Palmaria - Guardian of Portovenere

Portovenere seen from Palmaria Island
Portovenere from Palmaria Island.
Palmaria is one of the treasures of Liguria, and you can't escape her. When you visit the sights around the Gulf of the Poets, you'll see her in the distance. She's in every sunset from Lerici, a gray shape on every foggy winter morning in Tellaro, and she will watch you inspect the colorful waterfront of Portovenere. When you cross the channel to court her, you'll see the beauty she sees: the hillside tumble called Portovenere, the juxtaposition of tiny sail boats and giant tankers, the cliffs of the Cinque Terre coast, wild goats under umbrella pines, and views you'll never forget.

Sunset over Gulf of La Spezia & Palmaria Island
Palmaria Sunset from Tellaro.                                Brian Dunt

    Read Below 
    A Hike Around Palmaria.
           Aside: Mediterranean Ecosystem.
           Aside: Portoro Marble.
    Getting There. 

    Where to Stay.
    More Information.

Palmaria (pal-MAR-i-a) lies across the  narrow channel of Portovenere on the western side of the Gulf of La Spezia. Due to its strategic position at the entrance of the great natural harbor of La Spezia, military considerations have always determined its history, and this has left the island largely undeveloped - there are still only 54 residents. The island, along with the Cinque Terre and Portovenere, is a UNESCO World Heritage Site. The two beach areas on Palmaria, Terrizzo and Pozzale, draw a great many visitors in the summer - who wouldn't like the clean water and grand vistas? Year round, hikers and nature lovers visit to enjoy the cliffs, the wild habitats, and the easy solitude given by the wind and sun. However, don't worry about crowded trails. On a beautiful autumn day, we said Salve exactly twice in 3 hours.

Hiking Trail Signs, Palmaria Island
Trail signage, Palmaria
A Hike Around Palmaria.  Everything begins from the ferry landing at Terrizzo, just across the channel from Portovenere (see Getting There below). There's a signboard with a map here - and at numerous places on the island - to help you get oriented. We're describing a hike of moderate difficulty, mostly around the perimeter of the island in a clockwise direction. The walk will take about 3 hours including a short picnic. It's not the easiest route, but the most varied, and going clockwise places the sun at your back as you descend the steep section with the best views of Portovenere and the coastline (if you're only interested in those views, head west instead (seaward) along the shore trail). Begin our hike by heading east, toward the mainland.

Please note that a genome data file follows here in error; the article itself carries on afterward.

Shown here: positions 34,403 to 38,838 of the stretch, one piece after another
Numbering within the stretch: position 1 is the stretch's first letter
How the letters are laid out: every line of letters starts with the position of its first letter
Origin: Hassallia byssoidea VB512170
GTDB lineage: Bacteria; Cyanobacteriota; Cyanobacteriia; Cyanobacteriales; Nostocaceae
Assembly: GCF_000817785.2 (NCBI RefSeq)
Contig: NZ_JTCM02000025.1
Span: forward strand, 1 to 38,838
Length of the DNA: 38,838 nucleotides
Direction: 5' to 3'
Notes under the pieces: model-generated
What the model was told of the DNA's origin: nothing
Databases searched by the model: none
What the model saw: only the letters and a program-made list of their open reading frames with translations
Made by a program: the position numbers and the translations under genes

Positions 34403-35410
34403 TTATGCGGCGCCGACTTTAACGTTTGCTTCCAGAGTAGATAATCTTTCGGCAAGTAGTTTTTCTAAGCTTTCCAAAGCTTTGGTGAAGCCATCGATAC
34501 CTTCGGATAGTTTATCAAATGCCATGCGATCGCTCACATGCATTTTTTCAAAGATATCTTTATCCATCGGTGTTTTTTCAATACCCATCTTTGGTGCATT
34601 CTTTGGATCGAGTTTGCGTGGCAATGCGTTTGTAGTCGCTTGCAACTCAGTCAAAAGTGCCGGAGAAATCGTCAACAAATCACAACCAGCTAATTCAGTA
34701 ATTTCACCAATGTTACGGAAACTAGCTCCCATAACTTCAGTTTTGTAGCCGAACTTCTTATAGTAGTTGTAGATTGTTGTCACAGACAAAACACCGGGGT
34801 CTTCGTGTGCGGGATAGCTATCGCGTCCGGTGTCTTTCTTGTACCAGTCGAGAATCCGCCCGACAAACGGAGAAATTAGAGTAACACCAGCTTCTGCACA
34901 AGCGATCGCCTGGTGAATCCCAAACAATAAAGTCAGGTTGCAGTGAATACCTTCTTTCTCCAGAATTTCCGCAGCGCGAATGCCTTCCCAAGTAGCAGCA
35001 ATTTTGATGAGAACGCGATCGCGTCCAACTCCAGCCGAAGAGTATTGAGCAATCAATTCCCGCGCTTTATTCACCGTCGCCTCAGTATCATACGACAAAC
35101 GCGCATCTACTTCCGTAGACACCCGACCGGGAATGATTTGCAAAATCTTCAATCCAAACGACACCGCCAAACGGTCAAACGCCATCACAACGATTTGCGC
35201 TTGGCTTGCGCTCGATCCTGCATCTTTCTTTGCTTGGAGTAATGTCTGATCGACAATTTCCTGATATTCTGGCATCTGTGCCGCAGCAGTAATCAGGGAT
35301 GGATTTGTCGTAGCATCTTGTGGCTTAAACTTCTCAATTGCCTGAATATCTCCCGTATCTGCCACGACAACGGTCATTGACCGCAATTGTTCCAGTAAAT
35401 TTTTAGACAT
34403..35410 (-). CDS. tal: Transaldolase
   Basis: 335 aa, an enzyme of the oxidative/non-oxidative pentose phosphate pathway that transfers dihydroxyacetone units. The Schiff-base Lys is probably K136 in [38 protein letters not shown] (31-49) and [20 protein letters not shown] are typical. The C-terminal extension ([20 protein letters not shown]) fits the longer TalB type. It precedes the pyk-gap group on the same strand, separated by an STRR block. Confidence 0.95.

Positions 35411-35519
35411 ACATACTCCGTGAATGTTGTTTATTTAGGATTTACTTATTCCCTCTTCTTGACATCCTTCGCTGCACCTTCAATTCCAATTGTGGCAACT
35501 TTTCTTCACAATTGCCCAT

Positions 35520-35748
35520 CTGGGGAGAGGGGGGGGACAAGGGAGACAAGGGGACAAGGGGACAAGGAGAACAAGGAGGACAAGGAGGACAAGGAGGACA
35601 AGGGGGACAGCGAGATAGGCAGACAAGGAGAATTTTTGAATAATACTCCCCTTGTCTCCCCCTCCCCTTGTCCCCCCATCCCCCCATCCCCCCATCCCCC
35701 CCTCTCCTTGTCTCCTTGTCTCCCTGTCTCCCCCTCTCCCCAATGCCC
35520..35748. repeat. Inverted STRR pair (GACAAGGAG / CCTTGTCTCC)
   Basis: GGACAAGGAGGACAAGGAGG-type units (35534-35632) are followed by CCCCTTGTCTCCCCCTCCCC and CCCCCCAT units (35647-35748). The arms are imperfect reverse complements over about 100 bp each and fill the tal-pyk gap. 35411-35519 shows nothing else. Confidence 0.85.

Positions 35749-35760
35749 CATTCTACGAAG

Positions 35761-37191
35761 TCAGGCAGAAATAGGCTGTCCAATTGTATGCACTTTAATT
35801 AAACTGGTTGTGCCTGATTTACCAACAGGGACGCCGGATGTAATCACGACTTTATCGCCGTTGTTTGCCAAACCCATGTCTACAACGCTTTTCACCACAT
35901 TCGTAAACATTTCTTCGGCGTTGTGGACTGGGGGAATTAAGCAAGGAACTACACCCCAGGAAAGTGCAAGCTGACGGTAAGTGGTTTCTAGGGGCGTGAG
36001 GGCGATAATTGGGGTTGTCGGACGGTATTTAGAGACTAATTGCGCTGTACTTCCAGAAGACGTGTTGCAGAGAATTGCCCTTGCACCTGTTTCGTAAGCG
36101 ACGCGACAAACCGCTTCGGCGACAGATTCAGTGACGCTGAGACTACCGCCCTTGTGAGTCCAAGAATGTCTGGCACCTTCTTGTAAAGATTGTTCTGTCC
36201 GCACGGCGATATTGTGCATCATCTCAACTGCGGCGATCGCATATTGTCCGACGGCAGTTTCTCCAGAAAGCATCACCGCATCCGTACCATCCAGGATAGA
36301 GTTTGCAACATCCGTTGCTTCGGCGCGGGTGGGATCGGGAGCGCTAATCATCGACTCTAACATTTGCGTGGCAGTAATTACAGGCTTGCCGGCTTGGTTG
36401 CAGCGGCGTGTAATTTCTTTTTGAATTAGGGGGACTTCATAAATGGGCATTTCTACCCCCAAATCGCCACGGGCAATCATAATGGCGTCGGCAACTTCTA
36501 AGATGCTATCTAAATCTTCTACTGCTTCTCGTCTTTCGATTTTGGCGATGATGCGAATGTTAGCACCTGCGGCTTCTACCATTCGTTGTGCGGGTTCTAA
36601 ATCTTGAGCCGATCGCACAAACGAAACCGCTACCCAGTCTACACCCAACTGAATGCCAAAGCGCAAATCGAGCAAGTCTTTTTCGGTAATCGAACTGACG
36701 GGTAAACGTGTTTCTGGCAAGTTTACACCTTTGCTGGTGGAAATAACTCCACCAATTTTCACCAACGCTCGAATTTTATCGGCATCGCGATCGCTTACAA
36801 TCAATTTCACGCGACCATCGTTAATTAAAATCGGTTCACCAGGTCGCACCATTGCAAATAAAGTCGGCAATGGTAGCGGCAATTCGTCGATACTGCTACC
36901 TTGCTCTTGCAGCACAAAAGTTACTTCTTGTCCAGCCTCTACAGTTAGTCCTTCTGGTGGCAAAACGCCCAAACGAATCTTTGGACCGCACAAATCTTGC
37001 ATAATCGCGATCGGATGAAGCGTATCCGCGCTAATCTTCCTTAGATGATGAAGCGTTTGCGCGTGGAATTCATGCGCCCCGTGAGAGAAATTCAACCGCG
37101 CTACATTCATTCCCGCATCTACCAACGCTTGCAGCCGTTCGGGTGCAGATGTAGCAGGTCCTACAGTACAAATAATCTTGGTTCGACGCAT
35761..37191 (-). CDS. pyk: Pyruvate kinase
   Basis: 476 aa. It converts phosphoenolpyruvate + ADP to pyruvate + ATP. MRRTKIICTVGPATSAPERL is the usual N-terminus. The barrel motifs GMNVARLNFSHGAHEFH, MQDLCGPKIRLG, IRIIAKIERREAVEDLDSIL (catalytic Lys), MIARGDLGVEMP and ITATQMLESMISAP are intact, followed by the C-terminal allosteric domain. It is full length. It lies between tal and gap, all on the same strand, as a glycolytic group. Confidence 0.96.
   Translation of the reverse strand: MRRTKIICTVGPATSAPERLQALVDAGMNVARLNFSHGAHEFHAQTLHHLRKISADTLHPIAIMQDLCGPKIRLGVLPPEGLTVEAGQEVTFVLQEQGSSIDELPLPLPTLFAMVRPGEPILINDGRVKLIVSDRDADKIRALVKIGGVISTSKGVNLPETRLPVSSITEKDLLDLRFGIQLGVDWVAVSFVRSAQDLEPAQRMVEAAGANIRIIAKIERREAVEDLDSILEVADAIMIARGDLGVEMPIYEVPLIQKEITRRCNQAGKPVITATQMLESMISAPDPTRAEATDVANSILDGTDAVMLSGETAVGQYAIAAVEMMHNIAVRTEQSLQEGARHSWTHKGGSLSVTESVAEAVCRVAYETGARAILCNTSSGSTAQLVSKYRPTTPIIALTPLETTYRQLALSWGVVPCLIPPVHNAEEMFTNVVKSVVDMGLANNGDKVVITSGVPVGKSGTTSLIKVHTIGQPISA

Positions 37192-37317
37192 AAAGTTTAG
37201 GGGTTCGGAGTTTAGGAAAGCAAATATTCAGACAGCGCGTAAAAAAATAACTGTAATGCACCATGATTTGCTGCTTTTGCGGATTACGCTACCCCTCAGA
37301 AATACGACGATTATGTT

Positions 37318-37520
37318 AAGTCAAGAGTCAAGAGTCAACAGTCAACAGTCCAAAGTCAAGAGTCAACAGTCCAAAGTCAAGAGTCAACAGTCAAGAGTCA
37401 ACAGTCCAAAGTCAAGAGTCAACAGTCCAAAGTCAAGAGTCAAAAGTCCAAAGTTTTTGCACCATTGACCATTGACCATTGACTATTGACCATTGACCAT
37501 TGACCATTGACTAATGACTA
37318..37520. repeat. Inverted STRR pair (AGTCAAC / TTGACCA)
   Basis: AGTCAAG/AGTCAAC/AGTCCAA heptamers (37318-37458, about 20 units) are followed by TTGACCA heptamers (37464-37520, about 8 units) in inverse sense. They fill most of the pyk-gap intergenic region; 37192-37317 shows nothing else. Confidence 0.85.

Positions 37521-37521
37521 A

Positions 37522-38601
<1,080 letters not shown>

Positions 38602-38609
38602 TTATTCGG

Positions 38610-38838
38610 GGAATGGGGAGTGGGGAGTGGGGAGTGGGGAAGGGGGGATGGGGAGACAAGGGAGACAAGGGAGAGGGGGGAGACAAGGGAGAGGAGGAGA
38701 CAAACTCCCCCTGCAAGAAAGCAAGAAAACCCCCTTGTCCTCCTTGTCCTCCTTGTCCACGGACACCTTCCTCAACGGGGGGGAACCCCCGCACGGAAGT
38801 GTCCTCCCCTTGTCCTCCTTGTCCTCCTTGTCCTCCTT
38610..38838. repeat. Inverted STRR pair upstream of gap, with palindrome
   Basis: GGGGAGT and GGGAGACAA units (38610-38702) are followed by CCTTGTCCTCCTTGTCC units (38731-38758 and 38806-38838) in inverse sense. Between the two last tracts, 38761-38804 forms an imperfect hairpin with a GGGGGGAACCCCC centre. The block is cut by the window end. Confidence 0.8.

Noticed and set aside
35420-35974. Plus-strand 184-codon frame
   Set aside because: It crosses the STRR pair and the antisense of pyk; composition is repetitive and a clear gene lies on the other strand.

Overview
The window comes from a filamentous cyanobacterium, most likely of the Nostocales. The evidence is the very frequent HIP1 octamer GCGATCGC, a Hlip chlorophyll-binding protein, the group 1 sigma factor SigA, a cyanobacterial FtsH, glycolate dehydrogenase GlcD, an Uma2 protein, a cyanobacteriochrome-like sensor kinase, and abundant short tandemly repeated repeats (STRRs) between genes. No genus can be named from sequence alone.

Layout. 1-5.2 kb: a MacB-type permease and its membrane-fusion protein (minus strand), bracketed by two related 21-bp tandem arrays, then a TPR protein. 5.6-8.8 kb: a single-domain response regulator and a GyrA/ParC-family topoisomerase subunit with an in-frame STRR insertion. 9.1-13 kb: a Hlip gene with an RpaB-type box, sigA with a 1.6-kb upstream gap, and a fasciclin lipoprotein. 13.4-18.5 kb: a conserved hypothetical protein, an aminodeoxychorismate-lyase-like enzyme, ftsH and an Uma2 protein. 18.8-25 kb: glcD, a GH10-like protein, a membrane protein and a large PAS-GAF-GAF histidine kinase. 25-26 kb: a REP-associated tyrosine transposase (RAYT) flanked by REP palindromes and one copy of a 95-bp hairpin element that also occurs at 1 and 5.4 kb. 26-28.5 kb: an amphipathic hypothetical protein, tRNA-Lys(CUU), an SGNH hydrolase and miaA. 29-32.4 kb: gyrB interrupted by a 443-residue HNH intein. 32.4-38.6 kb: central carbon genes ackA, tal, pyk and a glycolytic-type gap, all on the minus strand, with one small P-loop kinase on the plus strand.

Travel Tip_____________________________________________________________________
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                             Link:Car Rental Tips for Italy - Pick It Up Right 
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The first landmark is Fort Umberto I, The Fortress of the Sea.  Built around the time of Italy's Unification, it's one of a long series of military fortifications in the area, each trying to defend against the newest weapons of the period. Despite the importance, there not much to see but abandoned buildings and a locked gate. The advantage of the position is obvious, since the passage to La Spezia harbor is close at hand.  From the gate, climb the path on the embankment to the right. It's not marked but it rejoins to trail just as you'd expect. Our path then climbs a bit and comes near to  the asphalt road that is the easiest way across the island and leads to Fort Cavour in the interior.

We walk in a southerly direction along the eastern side of the island and eventually and gradually turn westward. The path leads upward as the landscape changes to Mediterranean macchia with views of the island of Tinto just offshore.

Macchia landscape on Palmaria Island near Portovenere
Macchia on Palmaria near Portovenere, Tino Island in the background.